(2013 – Granna, Passport Game Studios)
“Curriculum Vitae”. Of Latin origin, it translates to “course of life”. In our modern day, a CV is a document usually more detailed than your standard resume. It encompasses a person’s achievements in their lifetime, whether it be from their work history, education, or personal experiences. Designed by Filip Milunski (Vampire Empire, Magnum Sal), the game CV works to provide a player with a character as they experience life from an early age all the way through their golden years. Players will roll a set of dice in the form of a Yahtzee-style mechanic, and use the final rolled facings to draft cards from a tableau on the game board. Cards are revealed on the tableau in stages, beginning with early adulthood, then middle age, and finally old age cards. These cards are further divided into categories including a character’s knowledge, relationships, health, work history, possessions, and events. Most of these cards contain bonuses that players will be able to include with future die rolls on their turn. There are multiple ways for a player to collect Victory Points, from collecting possessions, completing certain life goals, and building the most impressive CV amongst their knowledge, health, and relationships.
– CV game board
– Life Goal cards
– Childhood cards
– Early Adulthood cards
– Middle Age cards
– Old Age cards
– Summary cards
– CV dice
– CV tokens
The main game board for CV includes pre-printed references for where the different types of cards are to be placed during setup. During the game, players will experience different stages of their life from toddler to retiree. Each main stage of life has a separate card deck; Childhood, Early Adulthood, Middle Age, and Old Age. The Early Adulthood, Middle Age, and Old Age decks are shuffled and placed on the top spaces of the board from left to right. The top five cards from the Early Adulthood deck are then drawn and placed in the five spaces along the life track at the bottom portion of the board.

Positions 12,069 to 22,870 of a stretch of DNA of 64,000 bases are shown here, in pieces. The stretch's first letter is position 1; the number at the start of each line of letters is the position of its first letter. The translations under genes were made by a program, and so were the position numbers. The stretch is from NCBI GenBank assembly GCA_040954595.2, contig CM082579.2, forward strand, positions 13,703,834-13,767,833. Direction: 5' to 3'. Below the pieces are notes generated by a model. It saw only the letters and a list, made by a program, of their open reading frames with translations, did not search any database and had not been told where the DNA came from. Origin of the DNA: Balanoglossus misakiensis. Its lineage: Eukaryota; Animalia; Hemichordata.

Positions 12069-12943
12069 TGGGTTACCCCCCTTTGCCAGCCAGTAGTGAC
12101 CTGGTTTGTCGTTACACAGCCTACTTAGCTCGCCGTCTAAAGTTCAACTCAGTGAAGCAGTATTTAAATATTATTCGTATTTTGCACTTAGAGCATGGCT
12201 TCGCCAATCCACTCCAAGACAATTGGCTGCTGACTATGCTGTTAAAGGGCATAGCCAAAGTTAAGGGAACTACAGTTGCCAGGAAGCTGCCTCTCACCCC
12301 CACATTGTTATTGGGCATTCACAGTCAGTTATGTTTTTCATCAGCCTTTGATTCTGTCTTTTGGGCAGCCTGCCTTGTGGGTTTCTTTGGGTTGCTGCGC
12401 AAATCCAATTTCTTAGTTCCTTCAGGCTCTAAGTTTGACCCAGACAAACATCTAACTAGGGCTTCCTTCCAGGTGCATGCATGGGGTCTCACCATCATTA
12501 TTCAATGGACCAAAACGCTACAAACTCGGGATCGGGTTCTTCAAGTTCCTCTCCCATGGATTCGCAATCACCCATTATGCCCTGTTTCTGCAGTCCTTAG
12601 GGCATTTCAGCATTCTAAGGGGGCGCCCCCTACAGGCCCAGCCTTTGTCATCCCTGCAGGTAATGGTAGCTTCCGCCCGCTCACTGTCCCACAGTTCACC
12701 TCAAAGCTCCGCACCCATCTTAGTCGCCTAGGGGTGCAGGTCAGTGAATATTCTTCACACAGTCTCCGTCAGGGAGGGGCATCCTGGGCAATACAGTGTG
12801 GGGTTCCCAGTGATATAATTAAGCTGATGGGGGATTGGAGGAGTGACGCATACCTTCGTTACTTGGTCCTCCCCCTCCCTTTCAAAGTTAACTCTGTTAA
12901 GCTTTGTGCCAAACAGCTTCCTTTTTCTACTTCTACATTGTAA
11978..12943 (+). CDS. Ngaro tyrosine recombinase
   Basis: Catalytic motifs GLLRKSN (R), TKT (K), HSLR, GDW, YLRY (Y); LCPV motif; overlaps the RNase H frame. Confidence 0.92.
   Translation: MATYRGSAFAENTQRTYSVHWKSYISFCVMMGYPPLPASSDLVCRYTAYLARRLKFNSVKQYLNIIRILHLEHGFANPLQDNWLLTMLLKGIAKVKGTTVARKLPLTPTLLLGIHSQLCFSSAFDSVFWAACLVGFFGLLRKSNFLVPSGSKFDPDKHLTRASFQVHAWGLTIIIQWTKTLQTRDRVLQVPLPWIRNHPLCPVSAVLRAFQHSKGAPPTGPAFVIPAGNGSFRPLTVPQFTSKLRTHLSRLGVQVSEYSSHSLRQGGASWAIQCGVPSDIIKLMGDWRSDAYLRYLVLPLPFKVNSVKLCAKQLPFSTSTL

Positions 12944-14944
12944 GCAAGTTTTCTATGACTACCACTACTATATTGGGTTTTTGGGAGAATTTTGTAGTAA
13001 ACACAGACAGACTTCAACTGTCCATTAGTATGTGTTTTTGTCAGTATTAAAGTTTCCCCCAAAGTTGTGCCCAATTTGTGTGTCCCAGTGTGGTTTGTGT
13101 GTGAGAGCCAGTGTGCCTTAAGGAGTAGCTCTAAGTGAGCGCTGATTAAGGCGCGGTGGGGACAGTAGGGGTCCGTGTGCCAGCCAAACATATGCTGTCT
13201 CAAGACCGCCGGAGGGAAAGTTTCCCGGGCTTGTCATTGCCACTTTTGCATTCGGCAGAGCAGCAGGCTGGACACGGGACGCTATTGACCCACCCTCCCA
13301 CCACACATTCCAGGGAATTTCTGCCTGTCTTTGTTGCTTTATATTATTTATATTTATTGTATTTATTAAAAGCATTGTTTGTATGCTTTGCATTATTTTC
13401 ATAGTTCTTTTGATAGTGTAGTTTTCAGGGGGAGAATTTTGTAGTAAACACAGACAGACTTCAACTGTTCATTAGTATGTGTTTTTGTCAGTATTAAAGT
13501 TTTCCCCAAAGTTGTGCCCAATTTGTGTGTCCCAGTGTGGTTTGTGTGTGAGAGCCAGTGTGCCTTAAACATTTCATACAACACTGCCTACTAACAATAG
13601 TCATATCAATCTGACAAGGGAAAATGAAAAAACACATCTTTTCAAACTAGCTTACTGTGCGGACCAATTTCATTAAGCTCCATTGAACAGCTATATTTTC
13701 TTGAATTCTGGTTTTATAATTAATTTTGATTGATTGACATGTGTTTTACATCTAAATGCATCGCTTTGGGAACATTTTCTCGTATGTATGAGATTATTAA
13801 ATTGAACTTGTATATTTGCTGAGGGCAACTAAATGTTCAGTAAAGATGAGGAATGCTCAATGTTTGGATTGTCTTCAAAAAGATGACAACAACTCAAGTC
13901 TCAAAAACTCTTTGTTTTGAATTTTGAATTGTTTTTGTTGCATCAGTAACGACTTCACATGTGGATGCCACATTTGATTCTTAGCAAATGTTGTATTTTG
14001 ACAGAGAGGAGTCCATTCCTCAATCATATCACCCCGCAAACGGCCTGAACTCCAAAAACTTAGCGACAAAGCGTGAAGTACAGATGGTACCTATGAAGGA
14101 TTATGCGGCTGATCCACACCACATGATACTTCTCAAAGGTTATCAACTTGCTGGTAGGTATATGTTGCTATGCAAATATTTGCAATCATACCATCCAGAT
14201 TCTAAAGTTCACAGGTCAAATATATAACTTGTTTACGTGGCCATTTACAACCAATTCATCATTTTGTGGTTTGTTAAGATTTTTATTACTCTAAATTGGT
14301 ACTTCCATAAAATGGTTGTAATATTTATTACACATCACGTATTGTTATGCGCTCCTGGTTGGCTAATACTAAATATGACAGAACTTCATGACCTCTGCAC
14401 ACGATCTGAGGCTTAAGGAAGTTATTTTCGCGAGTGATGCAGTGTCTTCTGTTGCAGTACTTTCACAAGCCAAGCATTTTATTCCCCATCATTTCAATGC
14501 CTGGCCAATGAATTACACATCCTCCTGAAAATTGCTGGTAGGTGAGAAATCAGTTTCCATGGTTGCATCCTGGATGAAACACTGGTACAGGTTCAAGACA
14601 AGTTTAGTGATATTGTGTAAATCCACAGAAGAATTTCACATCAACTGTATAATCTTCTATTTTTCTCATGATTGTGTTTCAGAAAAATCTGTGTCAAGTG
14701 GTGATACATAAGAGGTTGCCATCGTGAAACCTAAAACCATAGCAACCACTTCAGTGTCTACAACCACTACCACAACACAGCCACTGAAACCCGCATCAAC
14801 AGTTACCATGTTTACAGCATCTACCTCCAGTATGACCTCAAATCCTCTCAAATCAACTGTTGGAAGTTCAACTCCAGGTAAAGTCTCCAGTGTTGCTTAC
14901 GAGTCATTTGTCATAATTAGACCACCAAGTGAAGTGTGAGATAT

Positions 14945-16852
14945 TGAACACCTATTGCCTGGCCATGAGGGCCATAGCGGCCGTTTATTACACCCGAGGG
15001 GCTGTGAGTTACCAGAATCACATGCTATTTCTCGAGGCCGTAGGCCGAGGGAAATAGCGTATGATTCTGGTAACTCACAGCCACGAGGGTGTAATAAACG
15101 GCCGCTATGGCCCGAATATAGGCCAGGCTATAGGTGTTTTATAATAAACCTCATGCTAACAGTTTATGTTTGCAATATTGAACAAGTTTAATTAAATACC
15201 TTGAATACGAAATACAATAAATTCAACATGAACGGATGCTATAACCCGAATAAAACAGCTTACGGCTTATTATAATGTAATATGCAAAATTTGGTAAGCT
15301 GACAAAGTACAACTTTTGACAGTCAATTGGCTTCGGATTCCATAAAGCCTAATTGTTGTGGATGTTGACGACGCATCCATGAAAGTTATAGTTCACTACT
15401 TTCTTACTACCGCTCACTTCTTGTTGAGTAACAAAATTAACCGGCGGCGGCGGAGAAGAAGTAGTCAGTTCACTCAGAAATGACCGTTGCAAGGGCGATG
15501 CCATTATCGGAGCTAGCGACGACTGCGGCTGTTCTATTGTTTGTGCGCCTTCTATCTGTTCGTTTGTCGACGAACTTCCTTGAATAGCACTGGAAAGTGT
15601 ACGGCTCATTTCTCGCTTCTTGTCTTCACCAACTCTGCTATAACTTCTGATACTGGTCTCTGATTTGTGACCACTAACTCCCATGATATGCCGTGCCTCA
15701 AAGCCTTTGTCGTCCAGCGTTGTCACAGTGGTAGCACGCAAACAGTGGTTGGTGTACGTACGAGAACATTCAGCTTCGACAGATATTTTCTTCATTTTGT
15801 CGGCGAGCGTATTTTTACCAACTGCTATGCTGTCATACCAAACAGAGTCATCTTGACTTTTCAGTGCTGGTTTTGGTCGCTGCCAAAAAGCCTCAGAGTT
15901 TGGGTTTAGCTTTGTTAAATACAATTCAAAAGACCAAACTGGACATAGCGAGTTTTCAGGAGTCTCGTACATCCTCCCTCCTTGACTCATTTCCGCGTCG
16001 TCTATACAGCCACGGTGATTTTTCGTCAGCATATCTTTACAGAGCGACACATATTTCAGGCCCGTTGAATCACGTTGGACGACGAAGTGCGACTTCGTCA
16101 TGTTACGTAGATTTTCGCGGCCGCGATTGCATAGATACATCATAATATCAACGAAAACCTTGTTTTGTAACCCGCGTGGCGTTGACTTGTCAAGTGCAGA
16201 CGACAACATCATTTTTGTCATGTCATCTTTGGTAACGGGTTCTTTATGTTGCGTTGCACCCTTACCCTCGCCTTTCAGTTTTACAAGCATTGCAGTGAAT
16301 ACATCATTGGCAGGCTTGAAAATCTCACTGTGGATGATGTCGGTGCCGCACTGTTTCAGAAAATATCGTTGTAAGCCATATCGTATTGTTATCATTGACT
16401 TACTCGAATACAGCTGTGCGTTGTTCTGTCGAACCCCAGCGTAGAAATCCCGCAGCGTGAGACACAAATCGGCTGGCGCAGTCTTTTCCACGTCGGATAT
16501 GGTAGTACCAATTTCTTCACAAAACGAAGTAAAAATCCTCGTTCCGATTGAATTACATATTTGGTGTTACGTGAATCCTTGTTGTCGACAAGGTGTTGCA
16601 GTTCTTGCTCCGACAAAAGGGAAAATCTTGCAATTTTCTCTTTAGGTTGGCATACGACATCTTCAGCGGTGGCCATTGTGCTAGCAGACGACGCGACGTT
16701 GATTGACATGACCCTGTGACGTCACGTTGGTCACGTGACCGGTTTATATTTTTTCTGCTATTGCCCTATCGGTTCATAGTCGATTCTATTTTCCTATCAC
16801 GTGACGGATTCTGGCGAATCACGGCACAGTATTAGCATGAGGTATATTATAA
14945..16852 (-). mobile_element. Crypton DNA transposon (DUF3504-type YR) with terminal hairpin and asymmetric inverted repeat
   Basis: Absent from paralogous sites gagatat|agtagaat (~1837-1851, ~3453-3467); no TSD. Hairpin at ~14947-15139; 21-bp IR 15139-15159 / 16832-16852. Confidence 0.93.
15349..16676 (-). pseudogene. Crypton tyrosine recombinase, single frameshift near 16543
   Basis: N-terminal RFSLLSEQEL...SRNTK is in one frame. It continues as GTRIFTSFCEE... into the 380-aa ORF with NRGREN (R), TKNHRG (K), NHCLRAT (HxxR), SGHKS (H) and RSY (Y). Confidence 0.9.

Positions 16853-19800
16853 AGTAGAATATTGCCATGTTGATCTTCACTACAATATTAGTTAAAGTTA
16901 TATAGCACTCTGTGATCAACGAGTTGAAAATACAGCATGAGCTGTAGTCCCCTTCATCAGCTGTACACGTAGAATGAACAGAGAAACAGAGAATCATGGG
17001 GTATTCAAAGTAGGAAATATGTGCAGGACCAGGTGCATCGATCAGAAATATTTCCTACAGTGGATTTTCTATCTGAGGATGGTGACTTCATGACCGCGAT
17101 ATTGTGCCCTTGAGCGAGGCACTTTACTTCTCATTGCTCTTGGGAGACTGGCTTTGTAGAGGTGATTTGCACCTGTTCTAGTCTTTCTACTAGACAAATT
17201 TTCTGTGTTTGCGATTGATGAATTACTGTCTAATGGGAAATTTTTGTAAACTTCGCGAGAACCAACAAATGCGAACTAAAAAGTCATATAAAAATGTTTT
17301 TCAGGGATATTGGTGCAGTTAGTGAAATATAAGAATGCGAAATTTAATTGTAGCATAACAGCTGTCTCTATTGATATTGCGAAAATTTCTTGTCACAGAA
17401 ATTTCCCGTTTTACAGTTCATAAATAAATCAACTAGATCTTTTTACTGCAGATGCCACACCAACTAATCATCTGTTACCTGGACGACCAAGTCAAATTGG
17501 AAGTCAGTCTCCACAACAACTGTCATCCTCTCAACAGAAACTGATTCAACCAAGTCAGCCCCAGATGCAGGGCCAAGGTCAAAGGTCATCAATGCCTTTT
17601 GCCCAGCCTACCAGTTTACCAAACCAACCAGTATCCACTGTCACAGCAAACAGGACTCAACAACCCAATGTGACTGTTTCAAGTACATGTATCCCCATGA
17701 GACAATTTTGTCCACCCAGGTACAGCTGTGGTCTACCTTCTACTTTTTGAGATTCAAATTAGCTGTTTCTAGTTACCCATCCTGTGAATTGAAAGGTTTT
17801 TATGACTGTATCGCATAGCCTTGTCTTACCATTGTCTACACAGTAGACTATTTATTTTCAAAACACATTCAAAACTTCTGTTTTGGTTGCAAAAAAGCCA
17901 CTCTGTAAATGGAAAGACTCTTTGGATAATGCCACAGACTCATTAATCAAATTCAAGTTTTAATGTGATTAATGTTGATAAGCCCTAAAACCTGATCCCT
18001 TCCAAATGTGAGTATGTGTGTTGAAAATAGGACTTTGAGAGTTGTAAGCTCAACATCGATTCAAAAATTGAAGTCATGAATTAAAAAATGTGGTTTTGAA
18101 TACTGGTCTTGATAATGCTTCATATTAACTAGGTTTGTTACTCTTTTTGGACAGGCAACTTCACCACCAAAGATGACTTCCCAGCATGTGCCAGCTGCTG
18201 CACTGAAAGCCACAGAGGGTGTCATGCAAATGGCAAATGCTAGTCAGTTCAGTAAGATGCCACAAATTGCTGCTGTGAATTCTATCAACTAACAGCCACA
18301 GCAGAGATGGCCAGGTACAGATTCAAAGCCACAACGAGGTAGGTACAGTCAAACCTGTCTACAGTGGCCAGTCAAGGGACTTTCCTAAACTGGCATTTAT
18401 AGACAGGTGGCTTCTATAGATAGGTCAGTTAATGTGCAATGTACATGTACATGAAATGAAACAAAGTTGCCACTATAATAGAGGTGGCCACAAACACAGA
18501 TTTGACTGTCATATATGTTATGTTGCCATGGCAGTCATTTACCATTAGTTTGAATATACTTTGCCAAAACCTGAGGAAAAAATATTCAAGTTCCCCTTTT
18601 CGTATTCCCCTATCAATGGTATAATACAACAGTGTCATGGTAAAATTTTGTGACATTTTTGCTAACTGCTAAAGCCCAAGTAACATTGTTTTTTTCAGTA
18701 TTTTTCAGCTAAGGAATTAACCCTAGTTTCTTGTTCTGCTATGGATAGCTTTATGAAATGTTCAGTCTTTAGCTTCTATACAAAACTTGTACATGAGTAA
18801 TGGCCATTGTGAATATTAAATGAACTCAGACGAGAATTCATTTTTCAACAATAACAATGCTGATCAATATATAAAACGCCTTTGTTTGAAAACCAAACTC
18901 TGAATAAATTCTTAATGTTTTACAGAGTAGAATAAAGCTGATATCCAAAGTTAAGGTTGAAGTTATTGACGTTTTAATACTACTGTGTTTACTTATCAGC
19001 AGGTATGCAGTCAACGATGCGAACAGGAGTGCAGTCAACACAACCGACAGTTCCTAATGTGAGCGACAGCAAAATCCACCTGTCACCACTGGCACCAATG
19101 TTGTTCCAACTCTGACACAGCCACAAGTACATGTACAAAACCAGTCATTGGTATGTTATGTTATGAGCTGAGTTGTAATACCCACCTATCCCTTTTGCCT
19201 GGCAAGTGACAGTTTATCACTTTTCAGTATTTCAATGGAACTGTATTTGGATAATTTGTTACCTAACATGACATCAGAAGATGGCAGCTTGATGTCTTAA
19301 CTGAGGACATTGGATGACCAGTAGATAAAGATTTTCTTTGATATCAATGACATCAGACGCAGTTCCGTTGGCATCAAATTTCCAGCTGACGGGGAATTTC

Each player will begin the game with a random Life Goal card dealt to them. This card represents a player’s ambition for what they want to accomplish in life. If completed by the end of the game, the player will score a number of bonus Victory Points, as listed on the card. While the Life Goal card in hand is for that player only, a number of public Life Goal cards are dealt and placed on the game board to the right of the Life Stage cards, depending on the number of players in the game. One public Life Goal card in a 2-player game, two cards in a 3-player game, and three cards in a 4-player game.
Players will also have a hand of Childhood cards to begin with at the start of the game. These don’t contain great skills, but are something the player can start with in order to build to better skills and accomplishments. Each player is dealt three Childhood cards at the beginning of the game. They will then choose one, and pass the other two to the player on their left. Then they’ll choose one amongst the two passed to them, passing the remaining one to the player on their left. Players now have the three Childhood cards that they’ll begin the game with (along with the previously received Life Goal card).